• A real subjection is born mechanically from a fictitious relation. So it is not necessary to use force to constrain the convict to good behavior, the madman to calm, the worker to work, the schoolboy to application, the patient to the observation of the regulations
    • Part Four, Complete and austere institutions
  • Generally speaking, all the authorities exercising individual control function according to a double mode; that of binary division and branding (mad/sane; dangerous/harmless; normal/abnormal); and that of coercive assignment, of differential distribution (who he is; where he must be; how he is to be characterized' how he is to be recognized' how a constant surveillance is to be exercised over him in a individual way, etc.).
    • Part Four, Complete and austere institutions
  • The 'Enlightenment', which discovered the liberties, also invented the disciplines.
  • There is no power relation without the correlative constitution of a field of knowledge, nor any knowledge that does not presuppose and constitute at the same time power relations
  • But let there be no misunderstanding: it is not that a real man, the object of knowledge, philosophical reflection or technological intervention, has been substituted for the soul, the illusion of theologians. The man described for us, whom we are invited to free, is already in himself the effect of a subjection more profound than himself. A 'soul' inhabits him and brings him to existence, which is itself a factor in the mastery that power exercises over the body. The soul is the effect and instrument of a political anatomy; the soul is the prison of the body.
  • But a punishment like forced labour or even imprisonment – mere loss of liberty – has never functioned without a certain additional element of punishment that certainly concerns the body itself: rationing of food, sexual deprivation, corporal punishment, solitary confinement ... There remains, therefore, a trace of ‘torture’ in the modern mechanisms of criminal justice – a trace that has not been entirely overcome, but which is enveloped, increasingly, by the non-corporal nature of the penal system
  • The man described for us, whom we are invited to free, is already in himself the effect of a subjection much more profound than himself. A 'soul' inhabits him and brings him to existence...the soul is the effect and instrument of political anatomy; the soul is the prison of the body.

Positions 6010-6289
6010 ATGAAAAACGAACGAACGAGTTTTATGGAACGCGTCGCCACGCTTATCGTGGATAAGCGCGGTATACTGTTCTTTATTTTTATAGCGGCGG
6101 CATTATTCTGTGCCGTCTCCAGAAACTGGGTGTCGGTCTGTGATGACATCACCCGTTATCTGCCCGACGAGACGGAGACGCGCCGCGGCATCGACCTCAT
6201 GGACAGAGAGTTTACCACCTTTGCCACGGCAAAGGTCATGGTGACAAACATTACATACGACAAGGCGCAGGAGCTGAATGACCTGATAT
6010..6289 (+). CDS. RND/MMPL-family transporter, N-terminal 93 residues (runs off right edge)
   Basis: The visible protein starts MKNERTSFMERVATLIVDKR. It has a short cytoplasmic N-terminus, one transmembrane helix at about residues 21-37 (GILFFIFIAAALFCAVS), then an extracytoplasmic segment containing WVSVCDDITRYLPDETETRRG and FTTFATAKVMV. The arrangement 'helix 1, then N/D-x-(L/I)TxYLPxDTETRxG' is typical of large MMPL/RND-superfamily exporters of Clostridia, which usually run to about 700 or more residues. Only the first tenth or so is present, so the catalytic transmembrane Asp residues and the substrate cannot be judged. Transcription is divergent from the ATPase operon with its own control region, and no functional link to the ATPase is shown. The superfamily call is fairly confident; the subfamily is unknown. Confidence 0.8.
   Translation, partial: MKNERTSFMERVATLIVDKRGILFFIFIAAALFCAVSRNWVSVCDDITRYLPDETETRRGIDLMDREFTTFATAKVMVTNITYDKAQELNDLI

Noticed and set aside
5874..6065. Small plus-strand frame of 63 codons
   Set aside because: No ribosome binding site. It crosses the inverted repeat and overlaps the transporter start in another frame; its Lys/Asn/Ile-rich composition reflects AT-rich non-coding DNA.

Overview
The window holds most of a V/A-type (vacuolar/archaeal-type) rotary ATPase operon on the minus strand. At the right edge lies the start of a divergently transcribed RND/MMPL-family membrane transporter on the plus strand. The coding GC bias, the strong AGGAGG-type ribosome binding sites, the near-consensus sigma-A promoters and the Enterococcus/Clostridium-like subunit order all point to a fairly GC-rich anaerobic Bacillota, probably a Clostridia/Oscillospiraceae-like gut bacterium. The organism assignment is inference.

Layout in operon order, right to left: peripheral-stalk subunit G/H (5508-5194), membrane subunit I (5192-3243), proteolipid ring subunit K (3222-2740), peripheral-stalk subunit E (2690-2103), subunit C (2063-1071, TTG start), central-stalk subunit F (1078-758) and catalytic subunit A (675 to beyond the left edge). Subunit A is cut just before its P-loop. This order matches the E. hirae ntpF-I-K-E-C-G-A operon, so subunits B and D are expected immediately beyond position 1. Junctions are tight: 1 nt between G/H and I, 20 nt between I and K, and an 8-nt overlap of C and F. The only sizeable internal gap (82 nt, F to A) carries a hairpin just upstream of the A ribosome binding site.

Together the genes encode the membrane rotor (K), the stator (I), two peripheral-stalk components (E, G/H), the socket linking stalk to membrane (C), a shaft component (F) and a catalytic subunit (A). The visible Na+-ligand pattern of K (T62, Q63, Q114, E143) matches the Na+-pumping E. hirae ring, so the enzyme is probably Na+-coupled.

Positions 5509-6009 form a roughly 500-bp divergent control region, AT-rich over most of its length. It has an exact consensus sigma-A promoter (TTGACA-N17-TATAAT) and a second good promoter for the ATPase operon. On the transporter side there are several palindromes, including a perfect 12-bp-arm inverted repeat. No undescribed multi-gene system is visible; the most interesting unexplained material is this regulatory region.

• The judges of normality are present everywhere. We are in the society of the teacher-judge, the doctor-judge, the educator-judge, the social worker-judge; it is on them that the universal reign of the normative is based; and each individual, wherever he may find himself, subjects to it his body, his gestures, his behavior, his aptitudes, his achievements.
  • Discipline 'makes' individuals; it is the specific technique of a power that regards individuals both as objects and as instruments of its exercise. It is not a triumphant power...it is a modest, suspicious power, which functions as a calculated, but permanent economy.
  • He who is subjected to a field of visibility, and who knows it, assumes responsibility for the constraints of power; he makes them play spontaneously upon himself; he inscribes in himself the power relation in which he simultaneously plays both roles; he becomes the principle of his own subjection.
    • Part Three, Panopticism
  • In the darkest region of the political field the condemned man represents the symmetrical, inverted figure of the king.
  • Exercise is the technique by which one imposes on the body tasks that are both repetitive and different, but always graduated. By bending behavior towards a terminal state, exercise makes possible a perpetual characterization of the individual...It thus assures, in the form of continuity and constraint, a growth, an observation, a qualification.
  • Today, criminal justice functions and justifies itself only by this perpetual reference to something other than itself, by this unceasing reinscription in non-juridical systems.

"Our society is one not of spectacle, but of surveillance; under the surface of images, one invests bodies in depth; behind the great abstraction of exchange there continues the meticulous, concrete training of useful forces; the circuits of communication are the supports of an accumulation and centralization of knowledge; the play of signs defines the anchorage of power; it is not that the beautiful totality of the individual is amputated, repressed, altered by our social order, it is rather that the individual is carefully fabricated in it, according to a whole technique of forces and bodies" (217).[1]

"Antiquity had been a civilization of spectacle. 'To render accessible to a multitude of men the inspection of a small number of objects': this was the problem to which the architecture of temples, theatres and circuses responded. With spectacle, there was a predominance of public life, the intensity of festivals, sensual proximity. In these rituals in which blood flowed, society found new vigour and formed for a moment a single great body. The modern age poses the opposite problem: 'To procure for a small number, or even for a single individual, the instantaneous view of the multitude.' In a society in which the principle elements are no longer the community and public life, but, on the one hand, private individuals and, on the other, the state, relations can be regulated only in a form that is the exact reverse of spectacle" (216).[1]